SF drugs would contribute to AMR in cases where the bioavailable active pharmaceutical ingredient in the medication has a greater incidence of AMR emergence than the initial dosage.
Based on the biological mechanism, the API absorption rate could also influence AMR rates since lower absorption rates reduce the concentration of the peak drug. Substandard and falsified medications may also have an API other than the one specified.
SF medications may induce an increase in AMR if they contain marginally lesser than expected quantities of the specified API or have poor bioavailability due to improper dissolution and absorption; however, SF medications may lower the AMR rate if they include no API, considerably lesser API, or APIs for which the offending pathogen may not have susceptibility.
Nonetheless, clinical effects are likely to be substantially poorer. Since the connection between the ARM rate and dosage is likely biased in favor of AMR, only significant or entire decreases in the API content could result in AMR.
Furthermore, if an individual using SF drugs subsequently completes a regular course of high-quality antibiotics, AMR may increase. Similarly, SF medications containing excessive API may induce greater toxicity and prompt patients to discontinue treatment early.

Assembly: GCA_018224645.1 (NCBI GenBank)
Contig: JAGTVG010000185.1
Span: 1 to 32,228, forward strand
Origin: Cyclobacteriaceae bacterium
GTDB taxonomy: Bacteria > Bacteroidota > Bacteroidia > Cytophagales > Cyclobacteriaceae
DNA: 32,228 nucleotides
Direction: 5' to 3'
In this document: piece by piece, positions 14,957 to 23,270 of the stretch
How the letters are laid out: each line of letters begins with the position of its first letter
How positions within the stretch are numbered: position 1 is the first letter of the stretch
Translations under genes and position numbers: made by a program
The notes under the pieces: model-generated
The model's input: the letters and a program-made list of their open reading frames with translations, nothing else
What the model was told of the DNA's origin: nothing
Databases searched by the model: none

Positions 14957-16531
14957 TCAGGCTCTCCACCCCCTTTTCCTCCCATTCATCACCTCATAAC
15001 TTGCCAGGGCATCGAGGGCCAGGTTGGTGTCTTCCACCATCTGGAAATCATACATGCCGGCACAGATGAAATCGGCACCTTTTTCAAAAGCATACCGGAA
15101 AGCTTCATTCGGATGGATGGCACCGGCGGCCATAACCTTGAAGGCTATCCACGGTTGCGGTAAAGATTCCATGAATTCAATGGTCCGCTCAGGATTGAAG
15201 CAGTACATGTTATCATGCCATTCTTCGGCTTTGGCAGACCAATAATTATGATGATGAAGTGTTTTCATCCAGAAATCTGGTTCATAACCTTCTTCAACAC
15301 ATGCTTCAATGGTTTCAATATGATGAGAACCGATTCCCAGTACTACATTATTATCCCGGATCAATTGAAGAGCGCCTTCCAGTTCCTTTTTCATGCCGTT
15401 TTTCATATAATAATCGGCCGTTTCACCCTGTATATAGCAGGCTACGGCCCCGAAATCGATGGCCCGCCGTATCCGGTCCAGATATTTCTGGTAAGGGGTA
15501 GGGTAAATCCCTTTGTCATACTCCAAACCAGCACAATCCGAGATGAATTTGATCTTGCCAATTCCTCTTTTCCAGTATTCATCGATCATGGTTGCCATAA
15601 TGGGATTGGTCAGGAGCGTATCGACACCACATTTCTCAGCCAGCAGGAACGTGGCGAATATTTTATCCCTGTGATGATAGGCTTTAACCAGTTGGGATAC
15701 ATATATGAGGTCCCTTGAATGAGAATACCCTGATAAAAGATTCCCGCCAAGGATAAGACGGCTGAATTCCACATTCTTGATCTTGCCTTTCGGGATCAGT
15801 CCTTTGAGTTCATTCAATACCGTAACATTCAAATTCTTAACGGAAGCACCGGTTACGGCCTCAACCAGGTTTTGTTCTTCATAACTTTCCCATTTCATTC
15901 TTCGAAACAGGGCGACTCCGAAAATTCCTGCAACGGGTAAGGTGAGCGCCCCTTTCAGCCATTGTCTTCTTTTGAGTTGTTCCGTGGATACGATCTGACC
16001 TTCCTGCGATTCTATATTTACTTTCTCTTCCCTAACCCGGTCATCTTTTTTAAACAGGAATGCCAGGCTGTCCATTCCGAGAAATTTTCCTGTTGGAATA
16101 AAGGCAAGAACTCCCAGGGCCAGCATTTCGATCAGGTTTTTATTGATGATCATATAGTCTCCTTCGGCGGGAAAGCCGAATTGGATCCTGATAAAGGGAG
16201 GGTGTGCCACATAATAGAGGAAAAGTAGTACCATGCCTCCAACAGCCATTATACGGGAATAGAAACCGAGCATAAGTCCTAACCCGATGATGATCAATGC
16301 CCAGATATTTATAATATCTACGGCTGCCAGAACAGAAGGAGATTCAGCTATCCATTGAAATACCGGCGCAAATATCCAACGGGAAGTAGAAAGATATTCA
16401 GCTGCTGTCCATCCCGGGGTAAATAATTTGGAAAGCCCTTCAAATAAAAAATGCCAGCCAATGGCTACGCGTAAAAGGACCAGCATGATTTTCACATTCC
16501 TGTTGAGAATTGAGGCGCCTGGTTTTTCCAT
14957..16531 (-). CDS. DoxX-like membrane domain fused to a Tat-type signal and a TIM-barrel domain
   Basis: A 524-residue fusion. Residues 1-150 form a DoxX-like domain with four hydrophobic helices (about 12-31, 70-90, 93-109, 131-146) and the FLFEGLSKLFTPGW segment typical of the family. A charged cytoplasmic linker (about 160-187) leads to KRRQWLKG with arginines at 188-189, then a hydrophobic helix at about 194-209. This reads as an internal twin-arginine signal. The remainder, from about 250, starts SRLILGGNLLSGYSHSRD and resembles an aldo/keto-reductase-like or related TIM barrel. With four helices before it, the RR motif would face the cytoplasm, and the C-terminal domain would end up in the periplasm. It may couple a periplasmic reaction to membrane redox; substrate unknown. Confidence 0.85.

In the cases of untreated infections, the likelihood of the transfer of resistant strains increases. API% fraction and bioavailability might influence the transfer of resistant microorganisms via various methods.
Treatment with a lower percentage of active pharmaceutic ingredients or lesser bioavailable antibiotics may impact resistant microwave density in an infected person differently than a conventional course of superior-quality antibiotics.
Suppose an individual acquires low-level infection by a resistant pathogenic organism and subsequently receives treatment that confers a competitive advantage to the pathogen or allows the microbe to increase its population size. In that case, this may increase resistant microbe density and lead to onward transmission.
SF medications may enhance susceptibility to resistant microbial infections while decreasing transmission from individuals infected with that microbe.
Both methods occur when individuals with sensitive infections recover but become vulnerable to re-infection with the resistant microbe in the previous instance and no longer contribute to transmission, allowing for the spread of resistant microbes in the latter situation. In both circumstances, SF medications can mitigate the effects by decreasing the chance of infection clearance.
Based on the review findings, substandard and counterfeit drugs can alter AMR levels, influenced by the antibiotic combination and the infection. Epidemiological models can shed light on the frequency, percentage API, and bioavailability of SF medications.
Understanding the influence of SF veterinary drugs on human, animal, and environmental health requires a One Health viewpoint. Worldwide initiatives such as political will, increased risk-based surveillance, empowerment of medicine inspectors, improved regulation, and reduced deterioration during transit are required to lessen the burden of SF medications.